The U.S.–Japan alliance today faces a rapidly changing security environment in Northeast Asia and a set of challenges that must be managed well to maintain regional stability. North Korea’s unrestrained missile and nuclear weapons programs mean that the alliance will eventually face a hostile regime that can strike its neighbors with nuclear weapons. A rising China, particularly with its increasingly capable military and uncertain regional aspirations, poses a special challenge. The U.S–Japan alliance should encourage positive behavior by China and engage constructively and cooperatively with Beijing. If Japan’s troubled relationship with South Korea fails to improve, it could benefit both North Korea and China. The United States will stand firmly by its Japanese ally, and there is every reason to believe that Washington and Tokyo can take their relationship to the next level. But Tokyo must stop undermining its past declarations on history and comfort women. Missteps in this sensitive area are sending the wrong message to Japan’s neighbors, exacerbating regional tensions, and harming Japan’s standing in the region and with the United States.
As North Korea threatened nuclear attacks on the United States and promised to deliver ‘‘sledge-hammer blows’’ against South Korea recently, it also reminded Tokyo that Japan was in the ‘‘cross-hairs of [North Korea’s] revolutionary army’’ and that the ‘‘spark of war’’ might also ‘‘touch Japan first.’’ The North’s statements were a stark reminder of the threat that Pyongyang poses to Japan and the region beyond. They also underscored one of the main challenges confronting the U.S.–Japan alliance today as this important bilateral partnership works to defend Japan and preserve peace and stability in Northeast Asia.
The U.S.–Japan alliance, a critical pillar of regional stability and a central element of U.S. regional and global strategy, is operating today in a dynamically new environment. The regional security situation in Northeast Asia is at a critical inflection point. Power relationships among the region’s actors are changing and the U.S.–Japan alliance is facing a set of challenges, beginning with North Korea, that have major implications for the alliance itself and for regional stability. How the alliance responds to these challenges will shape the evolution of Northeast Asia’s security situation for decades to come.
As Pyongyang’s actions have reminded us, we are witnessing the unrestrained growth of North Korea’s nuclear weapons and missile programs. We are also facing the prospect that, in the not-too-distant future, we will confront a regime that will be able to strike its neighbors with nuclear-armed missiles—something that North Korea has stated that it intends to do. North Korea’s track record of proliferation will also pose new challenges as the regime expands and modernizes its nuclear and missile programs.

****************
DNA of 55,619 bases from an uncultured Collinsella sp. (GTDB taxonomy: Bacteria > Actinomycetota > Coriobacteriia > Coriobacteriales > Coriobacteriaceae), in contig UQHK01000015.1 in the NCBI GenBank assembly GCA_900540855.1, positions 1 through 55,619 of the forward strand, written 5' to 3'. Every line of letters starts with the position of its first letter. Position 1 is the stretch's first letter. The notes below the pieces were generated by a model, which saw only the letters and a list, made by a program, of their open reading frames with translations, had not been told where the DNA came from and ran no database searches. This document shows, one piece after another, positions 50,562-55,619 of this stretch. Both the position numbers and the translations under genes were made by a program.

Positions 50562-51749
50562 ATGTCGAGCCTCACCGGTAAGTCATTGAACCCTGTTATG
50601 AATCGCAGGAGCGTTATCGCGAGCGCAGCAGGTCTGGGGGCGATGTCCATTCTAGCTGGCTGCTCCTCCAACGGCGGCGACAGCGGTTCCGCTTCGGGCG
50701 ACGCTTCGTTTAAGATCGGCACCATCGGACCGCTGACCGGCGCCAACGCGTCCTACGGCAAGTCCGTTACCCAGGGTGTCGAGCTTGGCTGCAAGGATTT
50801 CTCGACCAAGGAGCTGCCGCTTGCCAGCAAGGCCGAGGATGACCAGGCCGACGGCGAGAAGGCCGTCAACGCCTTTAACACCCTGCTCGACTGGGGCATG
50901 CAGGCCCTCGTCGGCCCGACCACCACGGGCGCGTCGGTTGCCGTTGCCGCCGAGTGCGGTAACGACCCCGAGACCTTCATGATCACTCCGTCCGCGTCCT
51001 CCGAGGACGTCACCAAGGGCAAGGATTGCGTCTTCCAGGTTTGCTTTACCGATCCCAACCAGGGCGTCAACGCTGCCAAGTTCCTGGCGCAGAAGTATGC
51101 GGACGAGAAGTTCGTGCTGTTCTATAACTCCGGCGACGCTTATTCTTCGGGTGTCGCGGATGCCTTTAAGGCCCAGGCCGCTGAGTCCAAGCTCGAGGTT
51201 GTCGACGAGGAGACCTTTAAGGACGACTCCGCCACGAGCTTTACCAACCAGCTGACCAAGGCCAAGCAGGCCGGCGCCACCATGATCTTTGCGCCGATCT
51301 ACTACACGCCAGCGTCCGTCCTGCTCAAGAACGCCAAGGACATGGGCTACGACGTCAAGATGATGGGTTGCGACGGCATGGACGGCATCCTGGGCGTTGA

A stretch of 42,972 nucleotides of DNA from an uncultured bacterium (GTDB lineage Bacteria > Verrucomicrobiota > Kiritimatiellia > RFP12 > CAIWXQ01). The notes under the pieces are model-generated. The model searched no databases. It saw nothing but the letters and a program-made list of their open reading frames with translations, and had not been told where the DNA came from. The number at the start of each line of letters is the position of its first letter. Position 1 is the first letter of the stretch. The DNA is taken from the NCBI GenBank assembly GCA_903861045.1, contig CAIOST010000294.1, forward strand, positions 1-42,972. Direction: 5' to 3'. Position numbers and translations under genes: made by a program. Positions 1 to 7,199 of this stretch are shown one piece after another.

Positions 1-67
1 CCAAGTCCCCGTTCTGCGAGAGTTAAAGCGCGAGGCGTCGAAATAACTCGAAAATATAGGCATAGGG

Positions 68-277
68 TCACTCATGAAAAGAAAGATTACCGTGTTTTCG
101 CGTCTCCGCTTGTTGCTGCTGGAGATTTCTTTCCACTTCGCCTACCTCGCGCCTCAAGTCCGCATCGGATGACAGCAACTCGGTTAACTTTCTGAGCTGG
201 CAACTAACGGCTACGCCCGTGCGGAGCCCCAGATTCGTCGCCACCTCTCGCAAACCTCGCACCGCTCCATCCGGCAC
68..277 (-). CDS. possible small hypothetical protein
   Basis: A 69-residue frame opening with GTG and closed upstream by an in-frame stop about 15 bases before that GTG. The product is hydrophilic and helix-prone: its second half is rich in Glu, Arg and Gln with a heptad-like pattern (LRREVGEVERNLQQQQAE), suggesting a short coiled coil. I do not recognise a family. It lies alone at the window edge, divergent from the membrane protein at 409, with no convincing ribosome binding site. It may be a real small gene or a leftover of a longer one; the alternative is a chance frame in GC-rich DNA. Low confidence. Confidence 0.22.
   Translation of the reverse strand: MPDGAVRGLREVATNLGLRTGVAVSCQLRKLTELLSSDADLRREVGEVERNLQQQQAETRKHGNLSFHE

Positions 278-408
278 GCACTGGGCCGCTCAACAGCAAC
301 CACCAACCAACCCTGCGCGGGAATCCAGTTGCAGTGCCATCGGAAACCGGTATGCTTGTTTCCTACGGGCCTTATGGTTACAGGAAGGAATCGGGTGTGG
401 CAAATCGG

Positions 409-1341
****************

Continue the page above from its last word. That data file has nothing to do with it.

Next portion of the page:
At the same time, the U.S.–Japan alliance also faces the uncertainty created by China’s rapid military modernization, the People’s Republic of China’s (PRC’s) strong assertion of its positions on territorial issues, its far-from-clear regional aspirations, and now the added dimension of Beijing’s cyberwarfare capabilities.
Meanwhile, problems in Japan–Republic of Korea (ROK) relations linger—a situation that detracts from collective ability to contend with key challenges, particularly the threat from North Korea.
Handling these challenges and other concerns will require the closest possible U.S.–Japan coordination in the months and years ahead. Japan’s prime minister, Shinzo Abe, and President Obama are committed to strengthening the alliance. During their February 22, 2013 summit in Washington, they forged a solid working relationship and reaffirmed the fundamental strength and direction of the alliance.
Based on the alliance’s sound foundations and shared values, there is every reason to believe that the United States and Japan are well-positioned to take their strategic, defense, diplomatic, and economic cooperation to a new level as they chart a course forward through these difficult times.
"There are concerns that placing the [Israeli] embassy in Jerusalem would be a sign that the United States recognizes it as a part of Israel's sovereign territory, even though the position of the U.S. over the last 70 years or so is that Jerusalem is actually disputed territory, and that the status of it will have to be resolved through negotiations."